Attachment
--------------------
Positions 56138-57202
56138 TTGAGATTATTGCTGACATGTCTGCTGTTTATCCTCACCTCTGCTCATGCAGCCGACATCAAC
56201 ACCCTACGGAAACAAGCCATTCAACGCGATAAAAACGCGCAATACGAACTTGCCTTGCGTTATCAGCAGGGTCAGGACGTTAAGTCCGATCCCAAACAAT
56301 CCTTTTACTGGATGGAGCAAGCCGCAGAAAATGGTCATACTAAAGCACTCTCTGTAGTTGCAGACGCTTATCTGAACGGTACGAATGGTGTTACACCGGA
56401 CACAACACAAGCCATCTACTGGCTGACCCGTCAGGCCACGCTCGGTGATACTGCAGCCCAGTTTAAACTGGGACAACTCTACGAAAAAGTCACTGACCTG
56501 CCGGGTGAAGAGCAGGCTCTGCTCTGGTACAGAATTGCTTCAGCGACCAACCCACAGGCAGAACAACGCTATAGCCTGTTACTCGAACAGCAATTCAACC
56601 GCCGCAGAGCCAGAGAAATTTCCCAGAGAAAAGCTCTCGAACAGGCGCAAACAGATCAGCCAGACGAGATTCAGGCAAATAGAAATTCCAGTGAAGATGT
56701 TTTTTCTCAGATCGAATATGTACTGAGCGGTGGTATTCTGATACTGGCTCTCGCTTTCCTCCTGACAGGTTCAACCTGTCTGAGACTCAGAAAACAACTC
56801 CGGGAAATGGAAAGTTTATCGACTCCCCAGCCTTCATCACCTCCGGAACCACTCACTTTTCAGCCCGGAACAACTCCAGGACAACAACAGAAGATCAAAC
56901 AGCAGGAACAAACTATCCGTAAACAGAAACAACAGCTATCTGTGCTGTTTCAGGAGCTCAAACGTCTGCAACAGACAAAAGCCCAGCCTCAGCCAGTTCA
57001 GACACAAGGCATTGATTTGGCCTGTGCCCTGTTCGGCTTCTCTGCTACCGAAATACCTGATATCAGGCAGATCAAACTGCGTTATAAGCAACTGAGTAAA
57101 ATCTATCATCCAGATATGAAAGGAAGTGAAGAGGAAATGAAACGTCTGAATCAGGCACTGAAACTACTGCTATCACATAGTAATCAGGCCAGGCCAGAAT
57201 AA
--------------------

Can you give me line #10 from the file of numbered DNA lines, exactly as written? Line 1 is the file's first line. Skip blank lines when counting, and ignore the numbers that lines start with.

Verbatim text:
56901 AGCAGGAACAAACTATCCGTAAACAGAAACAACAGCTATCTGTGCTGTTTCAGGAGCTCAAACGTCTGCAACAGACAAAAGCCCAGCCTCAGCCAGTTCA